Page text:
Absence of Malice (1981)--A trim, well-paced newspaper melodrama that queries journalistic practices. Sally Field is the basically insensitive, eager-beaver Miami reporter who snaps up a story that the head of a federal strike force investigating the disappearance of a union leader leaks to her. The story is false--the federal man''s purpose is simply to stir things up by putting pressure on an honest businessman who has Mafia relatives. Paul Newman is the victim, and the movie is about how he turns the methods of the authorities and the newspaperwoman against them. It''s doubtful that people who are out to get even are as calm and well-balanced as this character; Newman gives revenge class, so we can all enjoy it. The script, by Kurt Luedtke, a former newspaperman, is crisply plotted, but he doesn''t write scenes to reveal anything more in the characters than the plot requires. Sydney Pollack''s directing is efficient and the film is moderately entertaining, but it leaves no residue. Except for the intensity of Newman''s sly, compact performance (especially in the one scene when he blows up at the reporter and hisses his rage right into her ear), and the marvellously inventive acting of Melinda Dillon in the role of an achingly helpless, frightened woman, and the character bits by Barry Primus, Luther Adler, Josef Sommer, Wilford Brimley, Don Hood, and John Harkins you could get it all by reading an article. As the head of the strike force, Bob Balaban must think that he''s doing Captain Queeg. He has devised an attention-getting nervous shtick--he spins his hands around while playing with rubber bands--and he never gives it a rest. Columbia. color (See Taking It All In.)
Absolute Beginners (1986)--Colin Mac-Innes''s 1959 novel--an inventive, slangy, poetic celebration of youth and jazz and London, and a cry of disgust at the way teenagers, who didn''t emerge as a group with money to spend until the 50s, are alreadybeing commercialized and corrupted--has been turned into a stylized, widescreen musical by Julien Temple. Whether because of the fast-cutting style that Temple developed from his work in rock videos or because of the generally undistinguished choreography, it''s peculiarly unlyrical and ephemeral. The film has a glossy immediacy, and you can feel the flash and determination that went into it. What you don''t feel is the tormented romanticism that made English adolescents in the 70s swear by the novel the way American kids had earlier sworn by The Catcher in the Rye. David Bowie, James Fox, Ray Davies, Anita Morris, and Sade provide entertaining moments; Lionel Blair, Bruce Payne, and Graham Fletcher-Cook come through with glints of humor. But the two central teen-age characters--Colin (Eddie O''Connell) and the girl he loves, Suzette (Patsy Kensit)--seem generic. Musical arrangements by Gil Evans; cinematography by Oliver Stapleton; screenplay by Richard Burridge, Christopher Wicking, and Don MacPherson. Also with Slim Gaillard, Steven Berkoff, and Mandy Rice-Davies. Released in the U.S. by Orion. color (See Hooked.)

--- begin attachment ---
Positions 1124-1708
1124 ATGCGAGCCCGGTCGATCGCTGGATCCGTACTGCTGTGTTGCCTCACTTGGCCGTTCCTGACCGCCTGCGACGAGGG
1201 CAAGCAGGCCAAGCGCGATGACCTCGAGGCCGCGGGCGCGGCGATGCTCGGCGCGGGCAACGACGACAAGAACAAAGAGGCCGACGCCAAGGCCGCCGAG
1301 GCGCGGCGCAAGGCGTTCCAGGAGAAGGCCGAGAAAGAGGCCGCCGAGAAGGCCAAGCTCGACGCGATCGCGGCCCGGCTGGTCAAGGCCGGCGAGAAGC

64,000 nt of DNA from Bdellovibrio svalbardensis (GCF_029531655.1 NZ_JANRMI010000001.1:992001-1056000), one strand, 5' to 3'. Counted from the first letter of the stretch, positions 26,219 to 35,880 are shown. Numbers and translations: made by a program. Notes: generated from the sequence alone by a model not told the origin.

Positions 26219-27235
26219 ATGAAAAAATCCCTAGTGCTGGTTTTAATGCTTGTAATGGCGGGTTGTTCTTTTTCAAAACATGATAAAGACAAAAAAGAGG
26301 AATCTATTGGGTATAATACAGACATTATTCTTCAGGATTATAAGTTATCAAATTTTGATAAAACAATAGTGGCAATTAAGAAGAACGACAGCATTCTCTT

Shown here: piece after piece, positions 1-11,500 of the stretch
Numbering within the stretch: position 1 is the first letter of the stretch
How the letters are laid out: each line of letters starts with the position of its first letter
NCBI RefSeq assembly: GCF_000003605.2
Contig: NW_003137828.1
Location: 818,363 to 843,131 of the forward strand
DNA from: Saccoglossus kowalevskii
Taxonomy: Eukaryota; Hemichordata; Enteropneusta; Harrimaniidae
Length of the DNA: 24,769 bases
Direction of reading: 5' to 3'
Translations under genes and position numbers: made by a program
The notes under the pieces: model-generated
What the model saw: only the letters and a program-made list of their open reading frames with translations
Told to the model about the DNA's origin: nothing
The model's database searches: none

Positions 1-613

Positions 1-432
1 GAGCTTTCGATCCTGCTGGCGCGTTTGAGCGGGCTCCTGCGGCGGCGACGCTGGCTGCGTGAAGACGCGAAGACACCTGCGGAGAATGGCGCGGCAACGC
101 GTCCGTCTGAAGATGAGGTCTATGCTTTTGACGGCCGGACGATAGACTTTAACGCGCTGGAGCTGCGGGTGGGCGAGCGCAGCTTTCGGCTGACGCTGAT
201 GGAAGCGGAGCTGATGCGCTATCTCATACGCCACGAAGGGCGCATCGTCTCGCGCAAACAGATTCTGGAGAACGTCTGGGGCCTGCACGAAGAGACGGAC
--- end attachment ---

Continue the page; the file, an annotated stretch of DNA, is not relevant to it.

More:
Accident (1967)--Joseph Losey and his scenarist, Harold Pinter, use sexual desperation amid the beauty of Oxford in summertime to make our flesh crawl. A cleverly barbed comedy of depravity--uneven, unsatisfying, but with virtuoso passages of calculated meanness and, as the centerpiece, a long, drunken Sunday party, with people sitting down to supper when they''re too soused to eat. As a weakling philosophy don, Dirk Bogarde goes through his middle-aged-frustration specialty brilliantly, gripping his jaw to stop a stutter or folding his arms to keep his hands out of trouble. With Stanley Baker, who is properly swinish as another academic, and Vivien Merchant, Jacqueline Sassard, Michael York, Alexander Knox, and Delphine Seyrig as a dumb blonde. From the novel by Nicholas Mosley; cinematography by Gerry Fisher; music by Johnny Dankworth. color (See Kiss Kiss Bang Bang.)
The Accidental Tourist (1988)--It begins with the numb grief of a punctilious Baltimore travel writer, Macon Leary (William Hurt), whose 12-year-old son was senselessly shot by a gunman in a Burger Bonanza. Macon has become such a depressed loner that his wife (Kathleen Turner) leaves him. The movie, directed by Lawrence Kasdan, who wrote the screenplay with Frank Galati, closely follows the 1985 Anne Tyler novel, and it''s about Macon''s coming to life. A fiercely eager oddball (Geena Davis) who pulls him into her bed turns out to be his salvation. The plot construction is that of a screwball comedy of the 30s: poor working girl has the life force that upper-class prig needs. But people talk a formal, affected English that sounds counterfeit and everyone seems catatonic--even the skinny oddball, whose tense talkativeness is as panicked as Macon''s recessiveness and silence. This picture''s ponderousness doesn''t keep it from affecting some people deeply. It provides a new romantic myth of the 80s--a time of widespread remarriage and hoped-for rebirth. Essentially, this is a dating movie, like Claude Lelouch''s A Man and a Woman, but for darker times, for times of lower expectations. The film''s minimal fun has to do with the wry, pixillated family humor of Macon and his siblings (Amy Wright, Ed Begley, Jr., and David Ogden Stiers). The cast includes Bill Pullman and Robert Gorman. Cinematography by John Bailey; the offensive rippling score is by Jo